The SOCOM headset works only with the SEAL game, and while I could send text messages to my opponents during a Madden contest, my thumbs weren't fast enough for a conversation.
Otherwise, Madden NFL 2003 was almost as smooth as SOCOM. In Madden's league, you hang out in a virtual room where you can challenge others or wait to be challenged. By setting up a user profile - for example, choosing the "rookie" level of expertise and asking for three-minute quarters - players can match up with those of similar skill and interests.
On the football field, the game play was no different than the stand-alone Madden. I noted slight hiccups - brief frozen frames - when using a dialup connection, compared to brief slowdowns over broadband. But they weren't bothersome.
A trip to Sega's arena to play NFL 2K3 was disappointing. Despite using my broadband connection, I saw far more slowdowns here than on any other game. Referees and players ran in slow motion during and between plays.
My Xbox Live beta experience was far better than any on the PS 2. Xbox games look better than PS 2 games, and that carries over into the online world.
Moreover, I loved the ease of communication between opponents - thanks to a headset Microsoft provides that can work with many different games. Microsoft promises voice communication with all of its games.
Xbox Live's NFL Fever was more prone to freeze-ups than Madden - in part because it's still in test mode - but far less so than NFL 2K3. Xbox Live experienced multiple freeze-ups when I had two opponents (they would be sitting in the same living room, each with a controller plugged into the game). Also, I could hear an echo when I spoke into the headset - about two seconds after I finished talking - something that Microsoft says it's trying to eliminate.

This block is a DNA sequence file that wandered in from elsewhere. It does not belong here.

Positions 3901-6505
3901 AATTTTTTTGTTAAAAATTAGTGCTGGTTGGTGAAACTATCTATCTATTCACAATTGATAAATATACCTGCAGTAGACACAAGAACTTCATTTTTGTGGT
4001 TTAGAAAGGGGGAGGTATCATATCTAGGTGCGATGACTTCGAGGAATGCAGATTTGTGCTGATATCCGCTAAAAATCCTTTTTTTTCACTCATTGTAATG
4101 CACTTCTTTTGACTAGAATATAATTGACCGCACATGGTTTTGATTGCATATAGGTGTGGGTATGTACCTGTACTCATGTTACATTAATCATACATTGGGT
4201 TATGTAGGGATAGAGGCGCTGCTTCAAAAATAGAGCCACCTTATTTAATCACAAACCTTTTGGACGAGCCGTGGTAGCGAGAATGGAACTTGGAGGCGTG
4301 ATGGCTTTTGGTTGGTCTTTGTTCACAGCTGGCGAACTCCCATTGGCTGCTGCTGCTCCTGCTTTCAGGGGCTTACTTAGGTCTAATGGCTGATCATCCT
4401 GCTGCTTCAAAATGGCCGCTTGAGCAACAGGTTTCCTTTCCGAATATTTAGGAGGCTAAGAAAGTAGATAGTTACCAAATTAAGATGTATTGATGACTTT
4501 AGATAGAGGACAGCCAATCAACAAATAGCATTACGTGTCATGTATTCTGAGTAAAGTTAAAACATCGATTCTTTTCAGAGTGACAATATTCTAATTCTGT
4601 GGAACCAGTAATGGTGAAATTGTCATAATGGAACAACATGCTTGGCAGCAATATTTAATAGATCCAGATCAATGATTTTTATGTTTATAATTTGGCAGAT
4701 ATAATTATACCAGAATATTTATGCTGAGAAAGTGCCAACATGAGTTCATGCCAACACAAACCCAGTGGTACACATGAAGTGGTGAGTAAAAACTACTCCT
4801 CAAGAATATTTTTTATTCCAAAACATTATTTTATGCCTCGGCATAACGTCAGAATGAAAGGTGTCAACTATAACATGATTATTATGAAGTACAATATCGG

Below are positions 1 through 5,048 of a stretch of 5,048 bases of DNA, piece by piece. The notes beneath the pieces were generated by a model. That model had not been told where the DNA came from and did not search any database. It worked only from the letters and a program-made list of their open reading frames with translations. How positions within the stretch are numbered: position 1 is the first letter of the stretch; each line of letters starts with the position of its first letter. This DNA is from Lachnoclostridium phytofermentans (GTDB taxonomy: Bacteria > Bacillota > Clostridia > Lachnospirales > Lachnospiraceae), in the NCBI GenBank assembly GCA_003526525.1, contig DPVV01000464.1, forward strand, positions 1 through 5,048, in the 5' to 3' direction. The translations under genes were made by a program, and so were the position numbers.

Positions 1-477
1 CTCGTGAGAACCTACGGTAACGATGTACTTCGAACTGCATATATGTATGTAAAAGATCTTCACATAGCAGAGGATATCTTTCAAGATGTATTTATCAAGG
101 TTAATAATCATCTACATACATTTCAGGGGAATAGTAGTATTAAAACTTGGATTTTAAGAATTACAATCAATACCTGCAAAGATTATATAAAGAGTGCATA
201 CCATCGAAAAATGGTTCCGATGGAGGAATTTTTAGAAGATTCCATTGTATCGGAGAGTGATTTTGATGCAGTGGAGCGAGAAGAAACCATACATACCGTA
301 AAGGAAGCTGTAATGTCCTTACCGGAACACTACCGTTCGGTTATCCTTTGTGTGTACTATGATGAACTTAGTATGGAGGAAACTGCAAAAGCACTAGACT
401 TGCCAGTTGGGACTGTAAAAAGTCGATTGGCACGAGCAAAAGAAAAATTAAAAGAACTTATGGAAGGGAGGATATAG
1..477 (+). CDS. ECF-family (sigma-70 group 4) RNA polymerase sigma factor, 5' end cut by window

Once on Microsoft's network, challenging someone to play ensured I had a game within three minutes - whether I logged on at 3 p.m. on a Saturday or 4 a.m. on a Tuesday. A handy feature is a "friends" list, made up of people you've played or who might be on line, that you can use to start a game.
The games, all exhibitions in these early days of beta testing, looked, sounded and played much like the single-player version.
Although Microsoft sent out a list of "trash talking" terms for the uninitiated, no one talked trash to me during a game. The gamers, in fact, were unusually polite, becoming upset only when a virtual player seemed to defy reality with actions that wouldn't occur on a real gridiron.
Which says that it may be on line, but it's still a game.